Super Facts & Figures

This page contains the superannuation facts and figures you may need to know. It’s your reference point to quickly find relevant tax and Superannuation Guarantee (SG) contribution rates, contribution caps or other tax information relating to your super.

  1. Superannuation Guarantee (SG)
  2. Maximum super contribution base
  3. Government co-contribution
  4. Preservation
  5. Concessional (before-tax) contribution caps
  6. Non-concessional (after-tax) contribution caps
  7. Income streams – minimum & maximum annual payments and Transfer balance cap
  8. Tax & Tax File Number
  9. Housing Affordability Measures - Downsizer Contribution and First Home Super Saver Scheme

1. Superannuation Guarantee (SG)

The Superannuation Guarantee (SG) is the compulsory amount your employer must contribute to your super account.  Your employer must pay the SG if you are:
  • 18 years old or over, and
  • receive $450 or more (before tax) in salary or wages in a calendar month.
If you are under 18, you also need to work more than 30 hours per week to qualify for the SG contribution.
Since 1 July 2013, individuals aged 70 and over are also eligible for SG contributions.
The SG contribution is a percentage of your earnings set by the Government.  For 2018-19, the rate is 9.5% of your ordinary time earnings (that is, the salary you earn for your ordinary hours of work).  The rate will gradually increase to 12% by 1 July 2025.
Financial year SG rate
July 2014-June 2021 9.50%
2021-22 10.00%
2022-23 10.50%
2023-24 11.00%
2024-25 11.50%
From 1 July 2025 12.00%

For SG rates prior to the current financial year, see here.

2. Maximum super contribution base

The current SG contribution rate is 9.5% of your earnings up to a certain limit.  This limit is called the maximum super contribution base.  If you earn above that limit for each quarter, your employer does not have to make contributions for the part of your earnings over the limit. The maximum super contribution base is indexed each year in line with average weekly ordinary time earnings (AWOTE).
Financial year Maximum contribution base per quarter (quarterly earnings)
2018-19 $54,030*
2017-18 $52,760*
2016-17 $51,620
2015-16 $50,810
2014-15 $49,430
2013-14 $48,040
2012-13 $45,750
2011-12 $43,820
2010-11 $42,220
2009-10 $40,170

* The equivalent annual figure for the 2018-19 financial year is $216,120. However, employers should use the maximum contribution base per quarter when calculating SG contributions.

3. Government co-contribution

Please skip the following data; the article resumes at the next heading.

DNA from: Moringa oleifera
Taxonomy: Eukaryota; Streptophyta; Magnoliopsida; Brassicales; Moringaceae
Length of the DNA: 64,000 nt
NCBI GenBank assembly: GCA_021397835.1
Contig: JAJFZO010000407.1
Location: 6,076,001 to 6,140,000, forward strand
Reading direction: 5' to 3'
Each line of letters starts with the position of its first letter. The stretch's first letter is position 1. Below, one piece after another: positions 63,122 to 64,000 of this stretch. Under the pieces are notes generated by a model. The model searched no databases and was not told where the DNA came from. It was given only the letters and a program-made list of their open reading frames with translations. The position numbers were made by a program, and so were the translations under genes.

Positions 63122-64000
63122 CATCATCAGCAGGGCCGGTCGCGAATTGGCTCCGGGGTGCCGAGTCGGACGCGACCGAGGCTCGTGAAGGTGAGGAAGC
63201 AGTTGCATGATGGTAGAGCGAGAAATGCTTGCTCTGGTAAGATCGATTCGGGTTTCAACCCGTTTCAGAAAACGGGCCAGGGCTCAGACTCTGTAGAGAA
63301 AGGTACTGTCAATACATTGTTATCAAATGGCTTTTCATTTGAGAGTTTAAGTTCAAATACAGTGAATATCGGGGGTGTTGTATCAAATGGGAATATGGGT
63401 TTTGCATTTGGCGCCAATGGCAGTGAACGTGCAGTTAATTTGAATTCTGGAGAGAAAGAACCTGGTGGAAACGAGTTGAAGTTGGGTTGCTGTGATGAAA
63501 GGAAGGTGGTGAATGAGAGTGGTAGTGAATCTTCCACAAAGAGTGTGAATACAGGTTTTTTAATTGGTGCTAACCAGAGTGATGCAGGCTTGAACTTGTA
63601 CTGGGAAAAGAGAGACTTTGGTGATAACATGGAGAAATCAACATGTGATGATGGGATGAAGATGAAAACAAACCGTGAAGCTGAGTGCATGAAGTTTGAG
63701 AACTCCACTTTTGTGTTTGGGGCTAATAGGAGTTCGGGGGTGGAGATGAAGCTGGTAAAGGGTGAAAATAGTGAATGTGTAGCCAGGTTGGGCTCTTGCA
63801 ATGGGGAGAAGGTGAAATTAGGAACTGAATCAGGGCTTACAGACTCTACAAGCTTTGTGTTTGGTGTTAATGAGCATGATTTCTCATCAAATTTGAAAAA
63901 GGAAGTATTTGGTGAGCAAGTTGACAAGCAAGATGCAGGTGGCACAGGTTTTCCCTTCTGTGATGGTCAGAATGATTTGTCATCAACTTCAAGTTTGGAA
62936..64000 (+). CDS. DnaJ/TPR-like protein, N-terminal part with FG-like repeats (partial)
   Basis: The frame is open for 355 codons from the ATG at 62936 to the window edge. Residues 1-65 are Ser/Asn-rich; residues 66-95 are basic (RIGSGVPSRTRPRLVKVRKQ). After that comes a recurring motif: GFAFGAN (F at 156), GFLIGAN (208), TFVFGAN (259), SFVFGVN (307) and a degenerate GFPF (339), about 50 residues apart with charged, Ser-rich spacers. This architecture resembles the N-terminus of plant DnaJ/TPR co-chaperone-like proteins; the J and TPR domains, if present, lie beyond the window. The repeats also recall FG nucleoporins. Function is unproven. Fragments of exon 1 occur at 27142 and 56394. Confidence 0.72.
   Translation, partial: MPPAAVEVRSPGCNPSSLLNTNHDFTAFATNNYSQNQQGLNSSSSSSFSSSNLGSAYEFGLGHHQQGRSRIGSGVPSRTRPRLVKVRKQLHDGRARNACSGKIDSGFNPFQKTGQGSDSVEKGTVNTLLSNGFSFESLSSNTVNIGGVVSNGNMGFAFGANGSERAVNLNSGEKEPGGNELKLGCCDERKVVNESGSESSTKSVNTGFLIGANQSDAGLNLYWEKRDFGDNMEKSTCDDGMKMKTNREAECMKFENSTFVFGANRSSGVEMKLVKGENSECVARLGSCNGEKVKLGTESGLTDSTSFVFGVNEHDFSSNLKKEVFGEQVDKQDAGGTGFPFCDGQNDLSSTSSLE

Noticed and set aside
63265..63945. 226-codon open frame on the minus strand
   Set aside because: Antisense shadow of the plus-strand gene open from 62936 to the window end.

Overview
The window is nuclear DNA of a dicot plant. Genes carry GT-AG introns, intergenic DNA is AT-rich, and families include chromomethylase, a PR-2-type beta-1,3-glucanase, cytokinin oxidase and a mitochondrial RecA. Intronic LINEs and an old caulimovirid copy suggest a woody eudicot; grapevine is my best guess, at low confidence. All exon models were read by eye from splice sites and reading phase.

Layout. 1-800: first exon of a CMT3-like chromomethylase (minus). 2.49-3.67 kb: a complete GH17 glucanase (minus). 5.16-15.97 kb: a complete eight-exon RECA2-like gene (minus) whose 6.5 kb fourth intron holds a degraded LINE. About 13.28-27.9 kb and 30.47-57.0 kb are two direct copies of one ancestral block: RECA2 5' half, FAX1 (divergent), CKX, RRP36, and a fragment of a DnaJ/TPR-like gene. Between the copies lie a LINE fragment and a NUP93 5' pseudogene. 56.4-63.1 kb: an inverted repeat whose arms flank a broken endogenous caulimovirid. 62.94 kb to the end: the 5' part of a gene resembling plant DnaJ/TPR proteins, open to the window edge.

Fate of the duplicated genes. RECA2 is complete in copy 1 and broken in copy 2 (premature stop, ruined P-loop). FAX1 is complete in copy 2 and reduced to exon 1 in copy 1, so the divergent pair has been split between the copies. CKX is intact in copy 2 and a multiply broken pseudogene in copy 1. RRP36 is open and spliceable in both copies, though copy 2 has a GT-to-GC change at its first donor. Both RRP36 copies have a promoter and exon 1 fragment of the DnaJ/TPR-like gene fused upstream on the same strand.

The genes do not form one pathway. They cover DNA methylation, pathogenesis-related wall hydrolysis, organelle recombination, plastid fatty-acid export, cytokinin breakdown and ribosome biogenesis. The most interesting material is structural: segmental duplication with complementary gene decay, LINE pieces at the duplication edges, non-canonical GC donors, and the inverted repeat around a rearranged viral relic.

The co-contribution is a government measure to boost super savings.
You may be eligible for the co-contribution if:
  • you make an eligible non-concessional contribution during the financial year
  • your total income (which includes reportable employer super contributions and reportable fringe benefits) is less than the higher income threshold for that financial year (see table below)
  • 10% or more of your total income is from eligible employment-related activities, running a business or a combination of both
  • you are less than 71 years old at the end of the financial year
  • you do not hold an eligible temporary resident visa at any time during the financial year (unless you are a New Zealand citizen or it was a prescribed visa)
  • you lodge an income tax return for the relevant financial year.
  • your total superannuation balance (which includes super and pension interests) is below $1.6 million at 30 June of the previous financial year.
To qualify you must not have contributed an amount more than your non-concessional contributions cap for the relevant financial year.

The maximum super co-contribution depends on your income. If income is equal to or less than the lower income threshold ($37,697 for the 2018-2019 financial year) you may be eligible for a co-contribution of up to the full 'maximum entitlement'. For every dollar you earn above the lower income threshold, the maximum entitlement is reduced by 3.333 cents.  The co-contribution is not payable if the income is at or above the higher income threshold and a minimum payment of $20 applies with payments being rounded to the nearest five cent multiple.
The amount of super co-contribution depends on the amount of non-concessional (after-tax) contributions you put into your super and the 'matching rate' for the financial year in which the contribution was made.
Financial year Matching rate Maximum entitlement Lower income threshold Higher income threshold
2018-19 50% $500 $37,697 $52,697
2017-18 50% $500 $36,813 $51,813
2016-17 50% $500 $36,021 $51,021
2015-16 50% $500 $35,454 $50,454
2014-15 50% $500 $34,488 $49,488
2013-14 50% $500 $33,516 $48,516
2012-13 50% $500 $31,920 $46,920
2011-12 100% $1,000 $31,920 $61,920
2010-11 100% $1,000 $31,920 $61,920
2009-10 100% $1,000 $31,920 $61,920

4. Preservation

You can access your super when you retire or meet certain conditions of release.  This is called ‘preservation’.
Generally, super cannot be accessed until you:
  • reach age 65, or stop working with an employer on or after age 60
  • retire permanently from the workforce after reaching your "preservation age" as shown in the table below